National Day

This week was National Day–China is celebrating 61 years of statehood. It’s interesting, the contrast between China as a country with 5000 years of history and one with only 61 years of history. Students sometimes ask me what Americans think of China. My answer is usually something like, well, Americans know about three Chinese people–Mao, Jackie Chan, and Yao Ming. Americans don’t understand China very well. It makes them nervous. A group of students went on–what do Americans know of Chinese history? Well, not that much. I could maybe name a couple dynasties before I came to China, but no details about them. I could mention Chiang Kai-shek, or perhaps the 1912 revolution, or perhaps that movie about the last emperor I saw in middle school. But for Americans, the history of China has happened mostly in the last few years—Mao, and those few domestic and foreign policy incidents whose Names We Do Not Speak.

But Chinese people tend to obsess over their own history: there are many, many television dramas taking place in ages past. It’s like our interest in Elizabethan or Victorian costume dramas but on a much larger scale. They can recite the Five Great Inventions that China brought to the world with pride, or the dynasties, or whatever, as a matter of fact, and they know their great epic stories from thousands of years ago like we know nursery rhymes. But then, about certain incidents–the aformentioned unmentionable ones, eg–they know little or nothing. National pride is a strange mixture of pride in those 5000 years and pride in just the highlight reel of the last 61.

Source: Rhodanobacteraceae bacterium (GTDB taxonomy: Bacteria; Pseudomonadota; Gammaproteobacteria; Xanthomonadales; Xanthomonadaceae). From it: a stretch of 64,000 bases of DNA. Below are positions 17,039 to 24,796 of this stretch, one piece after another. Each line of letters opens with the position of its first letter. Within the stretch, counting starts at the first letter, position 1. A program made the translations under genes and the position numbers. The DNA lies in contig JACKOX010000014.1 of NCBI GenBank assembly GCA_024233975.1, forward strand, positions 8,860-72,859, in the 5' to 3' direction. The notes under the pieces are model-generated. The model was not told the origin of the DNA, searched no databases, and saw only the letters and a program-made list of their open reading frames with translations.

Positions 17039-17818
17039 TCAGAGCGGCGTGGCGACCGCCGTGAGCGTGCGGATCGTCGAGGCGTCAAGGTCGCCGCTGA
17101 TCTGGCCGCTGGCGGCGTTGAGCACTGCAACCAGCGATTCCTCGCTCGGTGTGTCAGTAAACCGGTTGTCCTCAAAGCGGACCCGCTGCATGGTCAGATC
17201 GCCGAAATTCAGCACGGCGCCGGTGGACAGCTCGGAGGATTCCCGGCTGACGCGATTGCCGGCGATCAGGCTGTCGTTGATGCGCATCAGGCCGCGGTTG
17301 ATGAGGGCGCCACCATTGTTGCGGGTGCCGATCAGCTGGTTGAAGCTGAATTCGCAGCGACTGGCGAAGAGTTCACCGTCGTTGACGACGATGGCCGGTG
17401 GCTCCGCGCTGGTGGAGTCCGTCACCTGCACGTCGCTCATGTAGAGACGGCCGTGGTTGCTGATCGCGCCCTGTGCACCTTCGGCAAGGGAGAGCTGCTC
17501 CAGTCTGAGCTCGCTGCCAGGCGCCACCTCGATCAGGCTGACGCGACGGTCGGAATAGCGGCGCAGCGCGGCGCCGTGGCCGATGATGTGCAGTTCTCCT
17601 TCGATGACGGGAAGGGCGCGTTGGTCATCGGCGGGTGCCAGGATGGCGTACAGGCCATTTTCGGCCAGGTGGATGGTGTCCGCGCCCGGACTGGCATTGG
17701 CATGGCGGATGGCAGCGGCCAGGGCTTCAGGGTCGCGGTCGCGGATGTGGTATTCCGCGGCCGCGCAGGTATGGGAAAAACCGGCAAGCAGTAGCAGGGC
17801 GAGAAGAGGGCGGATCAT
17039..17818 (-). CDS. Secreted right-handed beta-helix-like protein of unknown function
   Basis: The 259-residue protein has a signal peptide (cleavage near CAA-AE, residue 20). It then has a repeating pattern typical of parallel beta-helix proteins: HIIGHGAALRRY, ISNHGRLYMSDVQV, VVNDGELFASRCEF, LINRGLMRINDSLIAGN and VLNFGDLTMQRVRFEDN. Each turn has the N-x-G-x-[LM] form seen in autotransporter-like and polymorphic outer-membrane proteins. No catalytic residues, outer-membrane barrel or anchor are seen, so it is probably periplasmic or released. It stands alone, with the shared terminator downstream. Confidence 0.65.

In any case, National Day is a much bigger holiday than our Fourth of July. Students and workers get a whole week off, and everyone travels to see their families, if they can. Of course, I did not travel to see my family, and instead spent most of the break with friends in Chongqing. But, never have I been more aggravated to live in China than I was this week—the crowds were everywhere, bringing out the most obnoxious crowd behavior. Pushing, yelling, traffic, spitting, noise pollution, real pollution—it all seemed exponentially worse than usual this week. Even though you know to always expect it, it’s still continuously stressful and frustrating. Back home and off the holiday now, things seem a bit calmer.

I took a daytrip with three friends, one day, to a little village mentioned in Lonely Planet. Houses on stilts, quaint vllage, local snacks, etc. Yeah, sure, whatever. Cute and old, but not necessarily worth a whole trip. We changed buses in a city called Jiangjin—just about the worst imaginable in terms of a sprawling, dirty, characterless Chinese city of 1.5 milion and an odd number of stores selling toilets. We joked about it the rest of the day. And you know what, that’s what authentic China means today, for most people—not the hundreds of years old riverside village. Boring, polluted cities of industry.

On Wednesday night back in Chongqing city, we went to one of our favorite clubs, called 88. Natasha commented that it’s funny that going to dance clubs is the cheapest evening activity we can engage in—-everyone buys us drinks and pays attention to us, there’s no cover, etc. At restaurants or bars we have to pay for ourselves, on the other hand. I spent a lot of the night hanging out with an Italian guy visiting from Shanghai. Why are you here, I asked over the loud music. I am in an extreme sports show–I’m a BMX biker. There you have it—a 23-year-old punky Italian, two years into his life in China traveling and performing on his BMX bike. He said he loves it here. His Chinese is good. You never know who you’ll find in China or what their stories are….


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